The odds are good that at some point in your life you’ll start to experience hearing loss. According to experts, more than 40% of people over the age of 65 suffer from some degree of hearing impairment, and the risk of hearing loss only increases with age. But while advanced age is far and away the greatest cause of hearing loss, there are actually a number of surprising causes that can occur much earlier in life. And some of these causes you may be inflicting upon yourself.
Noise-Induced Hearing Loss
Exposing yourself to excessive noise is one of the greatest contributors to hearing loss. This problem particularly affects young people in their teens and twenties who play music at a high volume through their earbuds or headphones, or people who regularly attend concerts. These kinds of activities can damage the receptors in your ears, limiting your ability to take in sounds and causing hearing impairment.
Medication Side Effects
Believe it or not, certain medications can cause you to lose your hearing. Studies have shown that certain nonsteroidal anti-inflammatories, antibiotics and chemotherapy are all linked to hearing loss. Fortunately, none of these are common, over-the-counter drugs, and doctors usually only prescribe them when no other options are available. But still, it’s something to be aware of, as hearing loss caused by medications is often irreversible.
We’re all guilty of using a cotton swab every now and again to remove a little wax from our ears, but we may actually be doing more harm than good. Although cotton swabs can remove some wax, the rest of the wax gets pushed down deeper into our ears, causing it to compact, which can lead to infections, blockages and impaired hearing. And keep in mind, ear wax is good for you, as it offers protection against dust and dirt from getting into your ears. So just let it be.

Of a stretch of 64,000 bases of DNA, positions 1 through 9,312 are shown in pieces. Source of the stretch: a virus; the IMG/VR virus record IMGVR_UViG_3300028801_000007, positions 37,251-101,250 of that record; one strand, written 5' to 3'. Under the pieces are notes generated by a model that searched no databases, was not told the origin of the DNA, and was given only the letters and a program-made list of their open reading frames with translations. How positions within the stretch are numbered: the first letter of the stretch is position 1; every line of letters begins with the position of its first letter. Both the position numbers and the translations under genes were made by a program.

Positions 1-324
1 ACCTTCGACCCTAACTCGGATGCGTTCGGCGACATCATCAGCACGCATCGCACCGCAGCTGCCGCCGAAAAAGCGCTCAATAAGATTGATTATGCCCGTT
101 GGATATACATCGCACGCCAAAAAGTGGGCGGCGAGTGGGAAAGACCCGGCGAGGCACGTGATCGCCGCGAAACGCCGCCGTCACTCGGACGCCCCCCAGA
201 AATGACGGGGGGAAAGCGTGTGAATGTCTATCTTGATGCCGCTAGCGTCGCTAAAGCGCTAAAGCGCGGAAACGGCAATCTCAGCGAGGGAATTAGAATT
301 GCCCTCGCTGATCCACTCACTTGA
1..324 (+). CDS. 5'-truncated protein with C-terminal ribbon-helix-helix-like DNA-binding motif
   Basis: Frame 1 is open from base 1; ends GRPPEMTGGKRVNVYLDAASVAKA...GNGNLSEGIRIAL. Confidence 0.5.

As if being sick isn’t bad enough, certain illnesses can have lingering effects on your hearing. For example, diseases like measles, meningitis and mumps can all damage the auditory system, resulting in hearing impairment. Additionally, people who suffer from osteoporosis or who have experienced strokes are also at a higher risk for hearing loss.
The ability to hear the world around us is precious. And while that ability may slip away as we get older, there’s no reason to speed up that process. It’s a good idea to do everything you can now to protect your hearing.
If you or someone you know would like to learn more about hearing loss and how to treat it, please feel free to schedule a consultation or contact one of our representatives today!